US labour board takes action on sharing economy jobs
A US labour board voted on Thursday to redefine the employee-employer relationship, granting new bargaining powers to workers in an economy increasingly reliant on subcontractors, franchisees and temporary staffing agencies.
The decision by the National Labour Relations Board could upend the traditional arm's-length relationship that has prevailed between corporate titans such as McDonald's and its neighbourhood franchises. And it comes as concerns are growing about a generation of new internet-driven business such as Uber and Lyft that depend heavily on independent contractors that often do not have the benefits and protections of full-time employees.
In a case that drew intense lobbying by both business and union groups, Democratic appointees on the panel split 3-2 with Republicans to adopt a more expansive definition of what it means to be a "joint employer". The decision makes it more difficult for companies to avoid responsibility for the treatment of employees by outsourcing work to others.
In doing so, the panel sided with labour advocates and academics who have described an increasingly fissured economy, in which whole industries have been built on business models that offer workers few of the protections of a traditional employer relationship. "With more than 2.87 million of the nation's workers employed through temporary agencies in August 2014, the board held that its previous joint employer standard has failed to keep pace with changes in the workplace and economic circumstances," the board said.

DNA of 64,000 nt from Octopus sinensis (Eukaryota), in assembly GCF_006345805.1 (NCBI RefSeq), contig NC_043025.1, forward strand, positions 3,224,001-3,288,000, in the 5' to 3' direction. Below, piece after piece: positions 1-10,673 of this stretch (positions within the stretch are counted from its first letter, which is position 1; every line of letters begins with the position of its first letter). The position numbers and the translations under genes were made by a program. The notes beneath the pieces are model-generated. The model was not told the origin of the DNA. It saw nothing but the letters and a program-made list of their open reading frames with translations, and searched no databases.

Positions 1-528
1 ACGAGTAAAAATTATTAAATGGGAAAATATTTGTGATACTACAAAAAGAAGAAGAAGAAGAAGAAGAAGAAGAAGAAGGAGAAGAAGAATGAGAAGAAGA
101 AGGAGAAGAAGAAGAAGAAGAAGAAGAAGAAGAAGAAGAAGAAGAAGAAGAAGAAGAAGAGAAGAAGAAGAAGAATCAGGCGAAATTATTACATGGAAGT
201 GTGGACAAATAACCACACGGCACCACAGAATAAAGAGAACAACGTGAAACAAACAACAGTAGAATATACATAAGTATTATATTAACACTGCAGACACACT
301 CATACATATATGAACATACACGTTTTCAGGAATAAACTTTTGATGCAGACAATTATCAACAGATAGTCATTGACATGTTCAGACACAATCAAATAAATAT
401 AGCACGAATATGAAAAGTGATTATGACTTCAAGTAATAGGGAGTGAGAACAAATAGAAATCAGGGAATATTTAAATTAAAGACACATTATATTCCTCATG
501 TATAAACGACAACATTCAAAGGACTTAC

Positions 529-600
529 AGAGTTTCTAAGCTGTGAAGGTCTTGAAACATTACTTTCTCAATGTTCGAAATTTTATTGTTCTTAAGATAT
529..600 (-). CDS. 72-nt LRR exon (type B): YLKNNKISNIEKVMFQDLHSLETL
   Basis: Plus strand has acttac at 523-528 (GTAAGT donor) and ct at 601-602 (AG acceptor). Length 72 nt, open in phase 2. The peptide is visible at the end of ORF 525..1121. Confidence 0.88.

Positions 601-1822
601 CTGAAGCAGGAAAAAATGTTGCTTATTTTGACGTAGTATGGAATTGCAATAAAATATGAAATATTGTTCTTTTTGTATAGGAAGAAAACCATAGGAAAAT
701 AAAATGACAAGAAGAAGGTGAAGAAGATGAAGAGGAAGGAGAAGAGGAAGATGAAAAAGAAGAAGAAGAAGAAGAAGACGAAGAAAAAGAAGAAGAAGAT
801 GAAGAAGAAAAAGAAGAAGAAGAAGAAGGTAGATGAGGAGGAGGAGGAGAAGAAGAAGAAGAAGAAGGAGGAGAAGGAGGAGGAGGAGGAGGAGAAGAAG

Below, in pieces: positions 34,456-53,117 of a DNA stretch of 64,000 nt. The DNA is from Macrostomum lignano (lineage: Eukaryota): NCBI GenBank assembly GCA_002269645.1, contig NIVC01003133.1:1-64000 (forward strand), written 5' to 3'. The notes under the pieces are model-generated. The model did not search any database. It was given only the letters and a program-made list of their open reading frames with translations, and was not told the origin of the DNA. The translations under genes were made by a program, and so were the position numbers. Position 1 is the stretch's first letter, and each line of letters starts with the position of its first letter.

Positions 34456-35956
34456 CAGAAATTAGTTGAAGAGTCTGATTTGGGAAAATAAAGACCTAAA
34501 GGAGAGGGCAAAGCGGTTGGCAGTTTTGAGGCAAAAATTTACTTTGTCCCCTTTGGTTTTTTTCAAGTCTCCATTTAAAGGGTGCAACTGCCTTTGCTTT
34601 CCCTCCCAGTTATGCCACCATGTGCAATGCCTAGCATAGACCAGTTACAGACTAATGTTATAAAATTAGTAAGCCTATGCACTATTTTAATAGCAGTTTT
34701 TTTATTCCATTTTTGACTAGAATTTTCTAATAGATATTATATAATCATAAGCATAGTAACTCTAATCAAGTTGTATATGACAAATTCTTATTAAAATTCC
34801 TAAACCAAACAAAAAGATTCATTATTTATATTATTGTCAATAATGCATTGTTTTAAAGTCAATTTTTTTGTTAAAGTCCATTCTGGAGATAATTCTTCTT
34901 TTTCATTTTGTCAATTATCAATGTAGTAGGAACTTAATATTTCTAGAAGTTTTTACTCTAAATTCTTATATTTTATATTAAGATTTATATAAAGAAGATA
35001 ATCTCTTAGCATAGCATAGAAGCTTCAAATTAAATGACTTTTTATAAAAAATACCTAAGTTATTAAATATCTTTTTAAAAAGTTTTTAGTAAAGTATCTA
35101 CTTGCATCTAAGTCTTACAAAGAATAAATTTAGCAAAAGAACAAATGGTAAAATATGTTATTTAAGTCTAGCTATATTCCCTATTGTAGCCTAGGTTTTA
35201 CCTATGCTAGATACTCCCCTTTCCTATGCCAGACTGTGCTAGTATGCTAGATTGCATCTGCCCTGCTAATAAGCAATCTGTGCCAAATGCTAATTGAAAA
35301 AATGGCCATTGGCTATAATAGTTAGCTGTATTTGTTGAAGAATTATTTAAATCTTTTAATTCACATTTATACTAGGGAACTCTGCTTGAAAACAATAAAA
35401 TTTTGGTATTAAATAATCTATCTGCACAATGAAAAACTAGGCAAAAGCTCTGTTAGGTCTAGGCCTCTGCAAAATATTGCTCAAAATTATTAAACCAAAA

The board's action is just the latest to tackle the trend. The Department of Labour has cracked down on employers who misclassify workers as independent contractors, and the Occupational Safety and Health Administration has directed inspectors to consider whether principal employers might be at fault for the safety violations of their subcontractors. Courts, meanwhile, have been scrutinising companies like FedEx and Uber for their use of contractors. Employers are pushing back. Businesses that might be subject to the new joint employer definition have warned that it could undermine established business practices that have kept the US economy competitive by holding down labour costs.
As a result of the decision, some businesses may try to legally distance themselves from their partners to avoid joint employer status, but others may find they need to exert more control. Corporations are "trying to have it both ways - have the benefits of the control, and not the disadvantages", said Timothy Glynn, a professor at Seton Hall University School of Law.